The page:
The Art Of Apologizing

In life, we have to offer apologizes to those that we hurt.

I dislike having to apologize for when I’m wrong. It takes swallowing my pride and seeing my flaws to even utter the smallest I’m sorry. I used to say it because it was ingrained into me as a way to not get beat down. So now when I say sorry It needs to hold true value. Recently I noticed there are tons of people I need to apologize to and make better relationships. When I said sorry the first time I wasn’t properly using the word, I only said it to get out of trouble much like children do.

Apologizing is tough because it can go two ways; it can get accepted and your life together moves on, or it gets rejected and everything crashes and burns. There is an art to saying I’m sorry to make it critical in acceptance. The art form has to come from the heart and mind working together. If either one of them doesn’t mean the apology the canvas of that apology is wiped clean, but there is a second part to the apology form. The second part is stand behind every single word of the apology given. You cannot back pedal once you stated why you are sorry.

The best way to apologize is have a reason to utter the words I’m sorry. The beginning of the statement follows “I’m sorry for” enter the reasons here. If you say I’m sorry ensure your body language follows up with your reasons and words. This leads back to merit of apology. If your body does not sync with the rest of the thought and emotion it will become lost. Full honesty must be given forward to the other person wronged. As humans, we deserve respect and honesty with great patience to see human error.

Given the apology is out in the open for interpretation following through is key. In the words of my eight year old no take backs (seat belt, buckle clause). Disadvantaging the person who received the apology creates a destructive pattern of false honesty. In other words mean it, seal it, move on with it. Be a better person and do better for the person that was hurt.

Given that as humans we are flawed in nature we have a chance to correct or mistakes. Some of those mistakes can be corrected by saying I’m sorry for my actions. Ownership of fragility is not showing weakness but the giving the ability to move forward for a better future. It is well-known that humans are prideful, but we can also put our personal issues aside and work together. To ensure this notion we as humans have to receive the ability to accept flaws of others and ourselves.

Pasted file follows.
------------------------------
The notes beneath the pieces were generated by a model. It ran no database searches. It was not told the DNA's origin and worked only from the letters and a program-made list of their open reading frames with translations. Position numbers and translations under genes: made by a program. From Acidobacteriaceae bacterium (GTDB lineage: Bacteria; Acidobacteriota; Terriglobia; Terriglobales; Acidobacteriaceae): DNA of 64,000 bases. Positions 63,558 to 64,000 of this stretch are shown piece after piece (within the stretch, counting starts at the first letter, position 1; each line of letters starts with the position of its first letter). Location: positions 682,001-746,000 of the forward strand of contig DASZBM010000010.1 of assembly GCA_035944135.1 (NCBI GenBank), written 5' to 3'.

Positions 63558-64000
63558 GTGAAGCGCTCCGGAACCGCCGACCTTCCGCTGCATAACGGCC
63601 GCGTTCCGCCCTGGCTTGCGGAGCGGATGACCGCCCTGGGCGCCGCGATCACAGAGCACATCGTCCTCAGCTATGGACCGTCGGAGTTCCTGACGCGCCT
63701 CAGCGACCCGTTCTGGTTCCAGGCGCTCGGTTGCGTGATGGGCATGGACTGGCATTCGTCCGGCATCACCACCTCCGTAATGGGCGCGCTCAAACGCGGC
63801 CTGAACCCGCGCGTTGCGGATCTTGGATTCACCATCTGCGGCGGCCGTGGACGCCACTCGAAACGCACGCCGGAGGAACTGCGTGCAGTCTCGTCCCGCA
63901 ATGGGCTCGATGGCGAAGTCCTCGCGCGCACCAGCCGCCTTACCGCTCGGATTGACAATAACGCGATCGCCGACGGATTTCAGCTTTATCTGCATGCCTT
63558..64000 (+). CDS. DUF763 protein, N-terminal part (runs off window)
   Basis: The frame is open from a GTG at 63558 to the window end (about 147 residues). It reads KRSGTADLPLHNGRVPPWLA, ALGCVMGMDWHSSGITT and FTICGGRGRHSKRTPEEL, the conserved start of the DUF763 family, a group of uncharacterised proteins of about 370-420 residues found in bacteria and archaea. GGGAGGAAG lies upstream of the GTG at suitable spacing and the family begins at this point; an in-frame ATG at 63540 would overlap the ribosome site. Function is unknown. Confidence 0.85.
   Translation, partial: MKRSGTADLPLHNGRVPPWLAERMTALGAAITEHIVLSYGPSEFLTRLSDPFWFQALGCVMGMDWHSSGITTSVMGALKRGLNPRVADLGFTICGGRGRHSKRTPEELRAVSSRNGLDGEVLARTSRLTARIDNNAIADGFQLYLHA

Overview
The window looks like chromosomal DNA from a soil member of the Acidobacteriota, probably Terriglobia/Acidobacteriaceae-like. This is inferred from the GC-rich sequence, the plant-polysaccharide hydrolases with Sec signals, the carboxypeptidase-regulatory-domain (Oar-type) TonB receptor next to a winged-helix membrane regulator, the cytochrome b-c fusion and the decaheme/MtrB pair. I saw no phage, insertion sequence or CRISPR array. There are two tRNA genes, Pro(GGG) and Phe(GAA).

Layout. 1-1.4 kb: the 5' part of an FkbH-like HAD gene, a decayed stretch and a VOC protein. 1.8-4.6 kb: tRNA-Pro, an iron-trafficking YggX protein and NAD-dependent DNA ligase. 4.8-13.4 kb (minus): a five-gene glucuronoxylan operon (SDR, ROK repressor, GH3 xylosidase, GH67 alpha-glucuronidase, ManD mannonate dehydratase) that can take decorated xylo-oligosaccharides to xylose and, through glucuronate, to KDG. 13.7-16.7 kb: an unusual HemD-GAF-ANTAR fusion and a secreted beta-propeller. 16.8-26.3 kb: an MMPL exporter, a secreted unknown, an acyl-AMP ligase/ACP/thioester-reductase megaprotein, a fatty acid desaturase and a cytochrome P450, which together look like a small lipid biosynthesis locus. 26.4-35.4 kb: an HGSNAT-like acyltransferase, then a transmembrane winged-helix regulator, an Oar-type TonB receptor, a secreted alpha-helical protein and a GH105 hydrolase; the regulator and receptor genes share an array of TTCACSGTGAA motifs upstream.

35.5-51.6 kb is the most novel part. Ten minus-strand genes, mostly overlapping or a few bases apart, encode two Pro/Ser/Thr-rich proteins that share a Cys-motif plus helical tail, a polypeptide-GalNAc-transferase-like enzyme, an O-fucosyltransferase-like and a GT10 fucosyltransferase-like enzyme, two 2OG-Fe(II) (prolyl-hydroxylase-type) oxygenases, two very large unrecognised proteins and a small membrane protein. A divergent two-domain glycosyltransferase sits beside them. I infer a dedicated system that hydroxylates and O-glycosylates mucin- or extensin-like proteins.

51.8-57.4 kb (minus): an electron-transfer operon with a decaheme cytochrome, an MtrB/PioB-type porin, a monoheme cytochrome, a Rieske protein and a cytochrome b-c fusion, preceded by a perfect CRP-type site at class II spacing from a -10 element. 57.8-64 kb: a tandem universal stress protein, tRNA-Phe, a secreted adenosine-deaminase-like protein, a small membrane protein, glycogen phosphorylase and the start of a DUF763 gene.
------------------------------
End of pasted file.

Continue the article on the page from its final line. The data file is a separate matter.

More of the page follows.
Written by Ali Johnson

One bad day away

It takes one bad day to make a normal person to lose control of their life. One bad decision can bring on the domino effect of bad circumstances. I know this from first hand to never take granted what and who I have in my life. I was that person who had one bad day that lead to many more bad choices. Homeless at sixteen, emancipated at seventeen my life direction was complicated.

If someone had asked me in 2009 if I was going to live much longer my response would’ve been no. I was going in such a direction I thought I would lose my life. If it wasn’t to drinking it was being with the wrong person, so many choices I made was the wrong one. I used sex and drugs as a way to numb the pain I was in. I gave up on myself and lost faith in the goodwill of others. Anytime someone offered a glimpse of true help I would treat them as criminal.

Someone once asked me if I regret my actions to survive, my response to this is no. Living with regrets for things I did would not change my future. I see my past choices whether right or wrong shaped who I am today. I used to blame the actions of others on my misfortune it took well into my adult years to see that my choices based on bad days was defining my pathway. What I do now with past choices is to educate others on surviving with trauma and to teach people to have compassion towards others.

I talk to people who were like me I hear the same thought process leading to their choices it was one bad day. That bad day led to one bad choice. Those bad choices led to several others. In between the lines of the bad day and poor choices there is a thin line that shows a person in pain trying to survive. It shows me to not judge anyone because they too can be one bad day away from losing everything.

I don’t know what anyone is going through to lead them on their life path, what I can do is understand survival tactics and give an ear of compassion. I can be that person that allows my mind to remain open to others pain and accept that they to had one moment of weakness. It takes a few seconds to be a good person to understand all walks of life. This is the same give one part of goodness to ease one bad day. I believe that in those moments of living with our choices one small act of kindness can walk someone off the ledge and lead that person to staying alive for longer.

Written by: Ali Johnson